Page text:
But what it really mean is:
Karma is a natural law. That's like saying 'released from the laws of physics'. Hmmm.

Well, some people are that released. Some people so seriously 'grok' that they are not in this world, that they are just the observer, that they are genuinely no longer bound by it's laws.

Maharaji swallowed enough LSD give an elephant the trip of it's lifetime, but it had no effect on him at all. Because, tripping is the consequence that follows if one is subject to the laws of nature, and Maharaji was not so subjected. Te laws of physics state that you can only be in one place at one time. Maharaji was frequently seen in multiple places at the same time. He would be at a festival in Brindavan, with hundreds of devotees, and on the same day he would be in his Kainchi ashram with hundreds of others. The laws of physics say this is impossible. But Maharaji was not subject o the laws of physics.

Karma is just another such law, and in the final stage, freedom from karma ia accompanied by freedom from all limits.

This type of miracle is very rarely mentioned in the Satyananda tradition. It's not a tradition with a big focus on the sensational, but when we were in Rikhia in October, I was taling to one of the Swamis, and they mentioned something. They mentioned that at one of the big events where many people are fed at the ashram, the feast was underway, and the person managing the kitchen came to realise that people were taking much more of the sweets than had been anticipated, and there would be a considerable shortage, and not everyone would be served.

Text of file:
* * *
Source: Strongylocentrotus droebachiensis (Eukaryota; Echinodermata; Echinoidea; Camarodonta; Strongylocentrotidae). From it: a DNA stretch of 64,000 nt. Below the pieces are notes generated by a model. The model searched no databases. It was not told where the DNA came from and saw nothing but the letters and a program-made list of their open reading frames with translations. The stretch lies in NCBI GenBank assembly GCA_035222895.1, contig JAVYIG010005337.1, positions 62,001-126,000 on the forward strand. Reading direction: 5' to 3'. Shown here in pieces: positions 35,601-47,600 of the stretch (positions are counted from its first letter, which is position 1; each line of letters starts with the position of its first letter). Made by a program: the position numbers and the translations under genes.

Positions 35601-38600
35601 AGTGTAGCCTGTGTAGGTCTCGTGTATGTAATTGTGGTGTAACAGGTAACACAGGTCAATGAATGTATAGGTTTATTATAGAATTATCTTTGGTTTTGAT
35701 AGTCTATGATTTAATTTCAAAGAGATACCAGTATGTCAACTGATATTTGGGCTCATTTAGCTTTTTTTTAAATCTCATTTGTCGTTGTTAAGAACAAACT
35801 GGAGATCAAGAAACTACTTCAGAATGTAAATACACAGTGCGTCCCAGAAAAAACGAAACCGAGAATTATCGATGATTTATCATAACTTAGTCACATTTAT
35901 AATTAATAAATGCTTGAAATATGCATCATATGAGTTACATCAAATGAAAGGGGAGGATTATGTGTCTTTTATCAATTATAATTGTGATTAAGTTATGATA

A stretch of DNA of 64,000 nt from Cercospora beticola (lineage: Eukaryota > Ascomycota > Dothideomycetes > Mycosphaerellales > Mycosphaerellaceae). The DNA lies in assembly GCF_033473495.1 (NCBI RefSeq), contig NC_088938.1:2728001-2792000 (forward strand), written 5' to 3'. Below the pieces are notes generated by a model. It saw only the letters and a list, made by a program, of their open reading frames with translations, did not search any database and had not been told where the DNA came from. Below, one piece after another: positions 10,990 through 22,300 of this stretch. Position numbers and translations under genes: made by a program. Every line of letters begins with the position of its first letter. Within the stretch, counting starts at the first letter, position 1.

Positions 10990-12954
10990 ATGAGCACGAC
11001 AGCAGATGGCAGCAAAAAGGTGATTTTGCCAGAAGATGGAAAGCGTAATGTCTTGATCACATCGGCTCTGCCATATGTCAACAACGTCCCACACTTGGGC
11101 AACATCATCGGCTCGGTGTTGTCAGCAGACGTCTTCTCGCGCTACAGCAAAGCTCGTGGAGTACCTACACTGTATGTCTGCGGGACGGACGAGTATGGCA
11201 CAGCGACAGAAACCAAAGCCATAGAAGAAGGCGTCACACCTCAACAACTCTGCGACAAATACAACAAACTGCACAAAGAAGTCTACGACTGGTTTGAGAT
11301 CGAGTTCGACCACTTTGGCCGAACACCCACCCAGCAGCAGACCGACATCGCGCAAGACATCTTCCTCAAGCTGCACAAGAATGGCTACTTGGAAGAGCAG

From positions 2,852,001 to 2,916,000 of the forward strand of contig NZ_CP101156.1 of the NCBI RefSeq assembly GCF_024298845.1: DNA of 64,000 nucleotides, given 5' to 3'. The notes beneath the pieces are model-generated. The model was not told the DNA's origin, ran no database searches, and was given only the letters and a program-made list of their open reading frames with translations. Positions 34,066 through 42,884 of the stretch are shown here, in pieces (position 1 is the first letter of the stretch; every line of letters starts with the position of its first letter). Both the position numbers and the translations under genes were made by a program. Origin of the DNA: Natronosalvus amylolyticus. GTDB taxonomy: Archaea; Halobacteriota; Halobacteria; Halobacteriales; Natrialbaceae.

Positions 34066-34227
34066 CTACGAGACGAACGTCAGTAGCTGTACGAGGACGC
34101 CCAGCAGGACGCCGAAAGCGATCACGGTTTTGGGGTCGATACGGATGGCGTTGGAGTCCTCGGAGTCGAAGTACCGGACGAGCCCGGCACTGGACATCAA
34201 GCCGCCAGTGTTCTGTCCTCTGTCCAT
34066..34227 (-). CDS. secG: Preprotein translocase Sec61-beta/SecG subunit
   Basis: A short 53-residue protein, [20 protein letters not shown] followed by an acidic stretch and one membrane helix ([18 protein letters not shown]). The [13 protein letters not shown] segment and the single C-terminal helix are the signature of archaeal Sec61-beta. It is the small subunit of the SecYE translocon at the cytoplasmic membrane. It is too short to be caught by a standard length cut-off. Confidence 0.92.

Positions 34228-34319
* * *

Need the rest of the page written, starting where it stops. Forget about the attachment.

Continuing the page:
So the kitchen wallah ran to Paramahamsa-ji and said 'Paramahamsa-ji, we are running out of sweets, and there will not be enough for everyone!'

Before Paramahamsa-ji could answer, another swami ran in and said 'Paramahamsa-ji, the sweet seller from Deoghar has just arrived with two carloads of sweets. He decided to close shop today, and give them all to you!'

Paramahamsa-ji turned to the first fellow and said, 'Why are you bothering me about having too few sweets! You can see we have plenty!'

Tuesday, 8 February 2011

Our Ernie

Just to keep things nice and fair...

Monday, 7 February 2011

February Verses - 3.28

I said I had some thoughts on this verse. And I do.
Hopefully I'll be able to express them.

Here's the verse:
28. But those who know the truth, O Arjuna, understand the relationship between the gunas and action, and are not attached.
Or from Mascaro:
28. But the man who knows the relation between the forces of Nature and actions, sees how some forces of Nature work upon other forces of Nature, and becomes not their slave.
We'll have to excuse the 'man' references. Genderless pronouns are not very comfortable in the English language.